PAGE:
A couple of weekends ago, Matt Ridley had a piece in the Wall Street Journal noting “that human collaboration is necessary for society to work; that the individual is not—and has not been for 120,000 years—able to support his lifestyle; that trade enables us to work for each other not just for ourselves; that there is nothing so antisocial (or impoverishing) as the pursuit of self-sufficiency; and that authoritarian, top-down rule is not the source of order or progress.”
There are currently three free trade deals pending approval from Congress. We looked at each of them this past week on the OOC blog, noting the positive and negatives in the deals.
- U.S.-South Korea Free Trade Agreement
- U.S.-Columbia Free Trade Agreement
- U.S.-Panama Free Trade Agreement
In each case, the negatives were ways in which the FTAs failed to fully advance trade and individual freedom, or overly relied on authoritarian ideas that have the effect of limiting collaboration. Still, the trade deals would do a lot of benefit the American economy and job market.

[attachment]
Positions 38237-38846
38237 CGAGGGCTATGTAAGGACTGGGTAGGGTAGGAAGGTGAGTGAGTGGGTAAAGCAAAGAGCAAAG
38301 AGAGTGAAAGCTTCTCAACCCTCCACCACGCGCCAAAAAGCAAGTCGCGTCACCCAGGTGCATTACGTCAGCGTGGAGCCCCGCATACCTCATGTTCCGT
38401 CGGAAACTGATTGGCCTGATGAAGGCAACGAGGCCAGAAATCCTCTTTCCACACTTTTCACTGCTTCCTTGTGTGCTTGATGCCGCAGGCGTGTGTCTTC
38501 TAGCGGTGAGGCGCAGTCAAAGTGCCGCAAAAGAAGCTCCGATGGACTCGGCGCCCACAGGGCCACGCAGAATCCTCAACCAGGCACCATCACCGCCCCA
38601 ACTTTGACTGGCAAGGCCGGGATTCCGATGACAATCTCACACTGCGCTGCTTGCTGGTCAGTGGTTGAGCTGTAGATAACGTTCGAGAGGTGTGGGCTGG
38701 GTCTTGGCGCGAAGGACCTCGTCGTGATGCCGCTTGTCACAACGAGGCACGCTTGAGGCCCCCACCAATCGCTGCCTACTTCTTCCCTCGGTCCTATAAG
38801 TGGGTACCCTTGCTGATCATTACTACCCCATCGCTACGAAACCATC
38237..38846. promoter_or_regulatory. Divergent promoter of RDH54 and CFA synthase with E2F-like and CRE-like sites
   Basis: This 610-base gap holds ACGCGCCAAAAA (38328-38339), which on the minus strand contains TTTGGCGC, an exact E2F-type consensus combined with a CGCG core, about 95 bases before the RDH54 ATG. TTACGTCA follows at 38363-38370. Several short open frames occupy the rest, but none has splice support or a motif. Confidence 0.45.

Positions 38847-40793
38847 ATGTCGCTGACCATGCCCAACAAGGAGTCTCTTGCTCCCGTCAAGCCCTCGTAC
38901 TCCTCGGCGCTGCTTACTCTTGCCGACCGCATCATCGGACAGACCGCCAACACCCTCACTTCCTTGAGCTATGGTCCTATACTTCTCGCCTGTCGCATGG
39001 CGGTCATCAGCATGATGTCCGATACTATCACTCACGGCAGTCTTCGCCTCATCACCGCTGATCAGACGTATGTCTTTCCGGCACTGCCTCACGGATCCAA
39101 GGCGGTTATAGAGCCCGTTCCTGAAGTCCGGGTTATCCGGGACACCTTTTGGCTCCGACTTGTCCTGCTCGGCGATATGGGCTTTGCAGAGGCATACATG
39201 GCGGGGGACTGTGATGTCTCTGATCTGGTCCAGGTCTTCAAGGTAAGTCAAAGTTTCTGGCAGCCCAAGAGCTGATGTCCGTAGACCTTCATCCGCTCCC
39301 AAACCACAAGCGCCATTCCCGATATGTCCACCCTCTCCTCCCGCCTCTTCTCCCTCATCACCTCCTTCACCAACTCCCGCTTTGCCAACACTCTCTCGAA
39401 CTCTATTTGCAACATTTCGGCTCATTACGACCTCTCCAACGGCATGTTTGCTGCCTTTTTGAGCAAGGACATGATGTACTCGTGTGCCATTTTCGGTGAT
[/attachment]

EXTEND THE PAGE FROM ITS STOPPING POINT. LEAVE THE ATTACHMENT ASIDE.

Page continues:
The United States should not stop with these deals. There no good reasons to oppose advancing more bilateral trade talks, such as a Transatlantic trade pact or FTA with a nation like Turkey. The problem is that the White House isn't really a big fan of free trade. Jagdish Bhagwati wrote last week:
America’s president is captive to the country’s labor unions, who buy the false narrative that trade with poor countries is increasing the ranks of the poor in the US by driving down wages. In fact, however, there is plenty of evidence for the rival narrative that rapid and deep labor-saving technological change is what is putting pressure on wages, and that imports of cheap labor-intensive goods that US workers consume are actually offsetting that distress... Again, someone needs to tell Obama that imports create jobs, too, and that his emphasis on promoting US exports alone is bad economics.